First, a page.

The Truth About Christmas tries, it tries really hard. But I can’t firmly say it succeeds in everything it was trying to say or do.
|Written By||Kelly Bowe|
|Good If You Like||Watching 30-Something Year Old Women Rediscover Themselves|
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Summary (Ending on 2nd Page)
Jillian is the girlfriend, and campaign manager, of George, a city councilman who soon will campaign to be mayor of New York. Which means, with them being in politics, she has to spin, rephrase, redirect, and outright lie. For the most part, nothing and no one holds her accountable for her lies, besides one reporter. However, when she lies about getting a toy for George’s niece and tricks a little girl into giving her the last one, Santa steps in.
How? Well, because Santa in this movie has powers that can manipulate people, he coerces her to be unable to lie for a few days. Something which doesn’t only complicate things for George’s political career, but also Jillian meeting his family. A family that, if she plays her cards right, she could marry into.
The Premise Was Funny & It Sometimes Worked
As Jillian notes in the movie, meeting your significant other’s family is tough. Trying to be likable is also difficult. So, not lying to get through the visit? HA! And it is with Jillian telling the truth you get a whole lot of awkward moments. Some of which are cringey and will make you grimace. However, others will giggle a bit just from the ridiculousness of the situation. Especially a running gag dealing with Jillian climbing from the second floor just to avoid conversations.
I Was Way More Into Blake and Jillian Than George & Jillian
The more we get to know about Jillian, in terms of her background and who she is when unable to lie, the more you question how long she and George may last. But what makes things really complicated is the more time she spends with Blake, George’s brother, you see something there. I’m talking about enough chemistry where you can imagine her switching brothers. That is, if this wasn’t a holiday movie but a theatrical romantic comedy. For while the inability to lie supposedly reawakened who Jillian is, one could argue spending time with someone like Blake, who isn’t about airs and graces, was the true reason.
On The Fence
What Is This Movie’s Identity?
In a way, it seemed like this movie didn’t fully know what it wanted to be. It took place around Christmas, so it seemingly wants to gear itself to be a holiday movie. Yet, with how close Jillian gets to Blake, sometimes it seems like it wants to be a romantic drama. Add in Jillian finding herself after lying to herself for so long, even lying to George about things she liked and loved, it seems like a mid-life awakening. All of which it doesn’t really do all that well.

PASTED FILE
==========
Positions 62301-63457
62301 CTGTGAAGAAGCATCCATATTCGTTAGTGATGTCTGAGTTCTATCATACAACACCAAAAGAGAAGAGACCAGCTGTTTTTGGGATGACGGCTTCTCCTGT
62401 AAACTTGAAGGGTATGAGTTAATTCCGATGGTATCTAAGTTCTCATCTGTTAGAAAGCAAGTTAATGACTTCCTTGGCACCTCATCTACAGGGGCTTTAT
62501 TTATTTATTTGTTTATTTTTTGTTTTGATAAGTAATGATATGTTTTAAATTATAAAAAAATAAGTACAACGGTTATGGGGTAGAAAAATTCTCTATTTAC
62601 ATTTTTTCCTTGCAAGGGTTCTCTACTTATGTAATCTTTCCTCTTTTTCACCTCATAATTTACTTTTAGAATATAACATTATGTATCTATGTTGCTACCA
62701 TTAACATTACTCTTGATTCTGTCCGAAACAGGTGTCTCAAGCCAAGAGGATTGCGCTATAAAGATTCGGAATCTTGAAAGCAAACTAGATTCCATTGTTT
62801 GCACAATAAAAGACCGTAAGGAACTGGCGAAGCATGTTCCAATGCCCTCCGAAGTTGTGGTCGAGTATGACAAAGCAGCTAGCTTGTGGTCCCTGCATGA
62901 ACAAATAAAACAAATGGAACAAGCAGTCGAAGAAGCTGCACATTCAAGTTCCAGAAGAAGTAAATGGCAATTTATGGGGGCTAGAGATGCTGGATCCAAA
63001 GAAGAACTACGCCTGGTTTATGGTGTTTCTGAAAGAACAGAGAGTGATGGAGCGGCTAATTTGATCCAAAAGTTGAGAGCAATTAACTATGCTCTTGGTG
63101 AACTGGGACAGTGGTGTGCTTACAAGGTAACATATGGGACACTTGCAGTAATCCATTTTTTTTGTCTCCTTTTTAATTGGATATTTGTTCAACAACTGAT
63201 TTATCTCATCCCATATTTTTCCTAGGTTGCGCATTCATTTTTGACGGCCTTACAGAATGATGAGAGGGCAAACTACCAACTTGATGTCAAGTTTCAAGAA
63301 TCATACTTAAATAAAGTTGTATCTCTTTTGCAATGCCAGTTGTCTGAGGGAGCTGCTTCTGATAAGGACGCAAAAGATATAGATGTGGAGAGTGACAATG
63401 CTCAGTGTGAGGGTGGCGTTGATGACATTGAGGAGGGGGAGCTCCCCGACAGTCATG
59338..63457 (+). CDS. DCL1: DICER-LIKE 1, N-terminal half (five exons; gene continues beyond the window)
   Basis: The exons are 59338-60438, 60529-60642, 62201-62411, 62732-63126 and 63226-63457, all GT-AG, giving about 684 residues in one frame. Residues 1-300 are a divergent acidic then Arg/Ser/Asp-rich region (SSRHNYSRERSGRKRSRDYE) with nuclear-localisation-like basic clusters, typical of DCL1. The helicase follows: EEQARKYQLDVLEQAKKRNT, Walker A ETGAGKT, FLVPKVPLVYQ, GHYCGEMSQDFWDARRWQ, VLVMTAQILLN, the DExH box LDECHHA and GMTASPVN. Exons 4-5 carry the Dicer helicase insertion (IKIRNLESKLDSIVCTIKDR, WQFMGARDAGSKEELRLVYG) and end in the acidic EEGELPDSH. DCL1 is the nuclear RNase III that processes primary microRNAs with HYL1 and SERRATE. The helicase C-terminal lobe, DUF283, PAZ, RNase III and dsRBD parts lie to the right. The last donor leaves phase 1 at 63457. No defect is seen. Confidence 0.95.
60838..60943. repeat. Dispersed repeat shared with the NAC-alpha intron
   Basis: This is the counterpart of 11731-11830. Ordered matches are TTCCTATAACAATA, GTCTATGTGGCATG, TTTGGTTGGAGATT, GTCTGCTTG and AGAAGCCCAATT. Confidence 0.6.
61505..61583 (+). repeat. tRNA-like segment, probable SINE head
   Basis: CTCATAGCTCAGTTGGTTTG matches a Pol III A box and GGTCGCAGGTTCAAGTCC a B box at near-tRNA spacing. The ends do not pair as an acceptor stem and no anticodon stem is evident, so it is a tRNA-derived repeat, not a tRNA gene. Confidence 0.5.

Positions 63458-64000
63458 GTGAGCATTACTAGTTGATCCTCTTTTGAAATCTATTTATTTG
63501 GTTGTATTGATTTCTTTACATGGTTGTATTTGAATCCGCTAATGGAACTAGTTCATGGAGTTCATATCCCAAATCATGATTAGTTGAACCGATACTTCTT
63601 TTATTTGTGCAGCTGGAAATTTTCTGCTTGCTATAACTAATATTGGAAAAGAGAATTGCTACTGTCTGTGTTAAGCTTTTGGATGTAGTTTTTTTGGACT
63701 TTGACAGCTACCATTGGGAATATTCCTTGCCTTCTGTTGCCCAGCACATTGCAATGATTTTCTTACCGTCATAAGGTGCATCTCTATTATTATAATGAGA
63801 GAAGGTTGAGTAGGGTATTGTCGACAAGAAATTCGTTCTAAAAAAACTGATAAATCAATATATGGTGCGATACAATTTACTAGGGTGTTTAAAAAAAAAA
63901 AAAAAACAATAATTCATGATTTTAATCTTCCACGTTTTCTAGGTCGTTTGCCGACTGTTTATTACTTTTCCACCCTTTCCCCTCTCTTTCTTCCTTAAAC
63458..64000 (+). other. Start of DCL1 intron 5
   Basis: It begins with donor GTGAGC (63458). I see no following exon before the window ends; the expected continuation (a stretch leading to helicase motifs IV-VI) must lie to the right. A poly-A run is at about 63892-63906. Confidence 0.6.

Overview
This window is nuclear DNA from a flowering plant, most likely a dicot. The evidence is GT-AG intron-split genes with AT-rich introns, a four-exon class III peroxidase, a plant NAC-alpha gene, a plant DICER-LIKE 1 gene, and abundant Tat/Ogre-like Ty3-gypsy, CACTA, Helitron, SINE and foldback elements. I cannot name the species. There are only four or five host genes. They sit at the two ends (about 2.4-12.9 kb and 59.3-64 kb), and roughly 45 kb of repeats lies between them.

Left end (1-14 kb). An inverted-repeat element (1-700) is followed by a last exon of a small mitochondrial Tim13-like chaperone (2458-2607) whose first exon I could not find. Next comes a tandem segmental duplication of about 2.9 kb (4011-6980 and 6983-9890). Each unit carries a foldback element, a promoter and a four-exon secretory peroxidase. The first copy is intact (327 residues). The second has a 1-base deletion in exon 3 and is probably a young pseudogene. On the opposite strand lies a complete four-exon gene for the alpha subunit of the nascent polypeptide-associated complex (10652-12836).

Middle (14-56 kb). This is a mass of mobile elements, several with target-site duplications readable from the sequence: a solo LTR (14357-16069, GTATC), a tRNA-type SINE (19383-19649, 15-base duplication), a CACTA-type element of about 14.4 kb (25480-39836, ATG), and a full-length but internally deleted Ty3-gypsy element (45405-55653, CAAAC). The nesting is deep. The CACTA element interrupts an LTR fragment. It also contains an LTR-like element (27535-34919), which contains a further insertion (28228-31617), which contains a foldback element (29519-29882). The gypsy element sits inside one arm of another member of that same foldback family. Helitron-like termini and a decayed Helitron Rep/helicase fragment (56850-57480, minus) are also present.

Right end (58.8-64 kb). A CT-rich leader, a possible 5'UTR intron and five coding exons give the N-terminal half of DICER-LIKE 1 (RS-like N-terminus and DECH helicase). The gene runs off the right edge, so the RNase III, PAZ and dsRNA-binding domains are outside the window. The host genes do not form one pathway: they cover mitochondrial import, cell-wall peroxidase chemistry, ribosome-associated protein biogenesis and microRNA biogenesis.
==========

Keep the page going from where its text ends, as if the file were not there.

Don’t get me wrong, it’s good enough to kind of enjoy. The problem is, it doesn’t go far enough with anything it brings up. There isn’t a huge amount of depth to Jillian’s struggle in rediscovering herself and what that means for not just her future, but her future with George. When it comes to the holiday element, there isn’t a lot of touching family moments.
Then, taking note of the comedy, like George’s sister talking about how she and her man lied about getting married, it isn’t made to be something funny or plant the idea this family is a hot mess. It’s just information dropped that you’d think would make the parents upset but instead, they remain as stoic and static as ever.
Overall: Negative (Acquired Taste)
I was initially excited by the idea of FreeForm releasing their own holiday movies. After all, their Christmas celebration has been going on since I was a kid. So them not having original movies released during this time seemed kind of odd. Especially since they are the teen/young adult arm of Disney. However, this movie gave me serious pause and makes me hesitant to watch what is to come. For while “No Sleep Till Christmas” seems like it could be good, I feel like I’ve already been tricked once. The second time will be my own fault.
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